Carrie Nation, (1846-1911) the hatchet wielding prohibitionist writing in her 1905 autobiography, "The Use and Need of the Life of Carrie A. Nation" targets this lowly spiritous drink & fulminates against it's slogan & liquor advertising in general in Chapter XVI of her book.

"There is no business in America so much advertised as the whiskey and tobacco business. Both are destructive in their influence on the morals and the health of the people. We would be better off without these articles. The interest of these manufactories are built up in proportion as they can catch the unwary who see these signs that are suggestive. One of the most notorious signs is "Wilson's Whiskey That's All". Yes that is ALL it takes to ruin your homes. That is all it takes to break a mother's heart. That is all that is needed to build houses of prostitution and that is ALL that it requires to break up every impulse of justice and love and happiness. That is ALL that it takes to fill hell. How my heart is stirred when I see this: "Remember me, Oh, my God!"

What a testimonial. "That's All".

As the not-so-long day wanes

The photo is a work of art, in small part because of the way in which it uses natural light. It's taken when the horizontal sun of midwinter directly lights up the faces at the same time that shadows have begun to descend. But in January, Delano couldn't do that when most commuters were returning to Lowell, because by then the sun would have disappeared. Judging by the sunlight, the gender balance and range of ages, and the train schedule for the Boston and Maine railroad (from the 1/15/41 Lowell Sun), I'd say this shot was taken soon after the 3:05-3:41 train from Boston arrived in Lowell. (The next train wouldn't arrive until 5:26, well after sunset).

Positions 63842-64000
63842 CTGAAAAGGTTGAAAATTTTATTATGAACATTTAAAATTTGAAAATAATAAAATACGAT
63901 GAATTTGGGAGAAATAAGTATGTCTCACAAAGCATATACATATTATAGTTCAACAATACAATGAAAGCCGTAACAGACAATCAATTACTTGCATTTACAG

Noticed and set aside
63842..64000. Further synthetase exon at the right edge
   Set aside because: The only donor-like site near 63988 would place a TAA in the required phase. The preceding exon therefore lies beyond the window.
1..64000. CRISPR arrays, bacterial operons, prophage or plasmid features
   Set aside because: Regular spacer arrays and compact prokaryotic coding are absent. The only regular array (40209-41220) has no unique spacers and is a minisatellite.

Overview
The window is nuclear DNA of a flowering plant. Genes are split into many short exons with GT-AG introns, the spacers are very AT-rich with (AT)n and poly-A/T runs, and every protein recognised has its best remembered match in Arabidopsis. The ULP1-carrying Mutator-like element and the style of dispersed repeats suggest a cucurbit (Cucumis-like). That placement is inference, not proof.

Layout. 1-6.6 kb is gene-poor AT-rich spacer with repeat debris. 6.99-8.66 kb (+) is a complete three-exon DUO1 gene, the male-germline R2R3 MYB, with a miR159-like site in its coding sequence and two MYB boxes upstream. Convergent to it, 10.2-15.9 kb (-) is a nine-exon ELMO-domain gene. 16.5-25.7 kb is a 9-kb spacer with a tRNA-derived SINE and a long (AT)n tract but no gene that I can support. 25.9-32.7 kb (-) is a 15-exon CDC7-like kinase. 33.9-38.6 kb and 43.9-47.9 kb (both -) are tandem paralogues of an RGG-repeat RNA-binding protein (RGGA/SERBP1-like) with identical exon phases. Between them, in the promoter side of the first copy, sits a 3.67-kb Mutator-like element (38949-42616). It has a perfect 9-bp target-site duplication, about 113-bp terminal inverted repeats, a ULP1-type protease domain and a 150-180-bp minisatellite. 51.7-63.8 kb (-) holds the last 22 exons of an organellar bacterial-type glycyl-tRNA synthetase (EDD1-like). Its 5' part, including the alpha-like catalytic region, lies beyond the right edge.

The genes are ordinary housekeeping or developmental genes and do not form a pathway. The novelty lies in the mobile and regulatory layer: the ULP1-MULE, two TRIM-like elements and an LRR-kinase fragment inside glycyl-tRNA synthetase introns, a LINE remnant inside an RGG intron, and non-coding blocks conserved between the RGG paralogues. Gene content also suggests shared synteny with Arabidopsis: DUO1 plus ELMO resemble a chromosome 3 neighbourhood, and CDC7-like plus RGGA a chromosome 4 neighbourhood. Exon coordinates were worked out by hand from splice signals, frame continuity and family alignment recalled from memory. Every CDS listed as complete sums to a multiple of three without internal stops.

Does anyone know if this station survived urban renewal and the decline of the passenger train?

What's the plural, you ask?

As Dan Quail could tell you, it's photoes.

[And what is the correct spelling of Dan's last name? - Dave]

The Scene

Nothing vulgar or garish here, not like today. Love these photo's, real reminders of a lot of "lost" standards.

[Speaking of lost standards, what is the plural of "photo"? - Dave]

Trouser break

Look at the break on the three gentlemen's trousers. Extra fabric at the trouser leg hem leaves a small fold or 'break'. The younger the man in the photo the larger the break... just like today!

Shoulder Pads

Thank God for Dior, those poor women have bigger shoulders than me.

The Forties

I like how elegant the 40's always looks. Everyone has a sameness in their garments - but there are little touches here and there that set one apart from the crowd.

Isolation x8

I like the way each figure seems isolated from the other members of the group...the image could be read as critical of urban life in general.


I love the women's overshoes. The way they all have packages, I'll bet they did some shopping on the way home.


This looks like an Edward Hopper painting.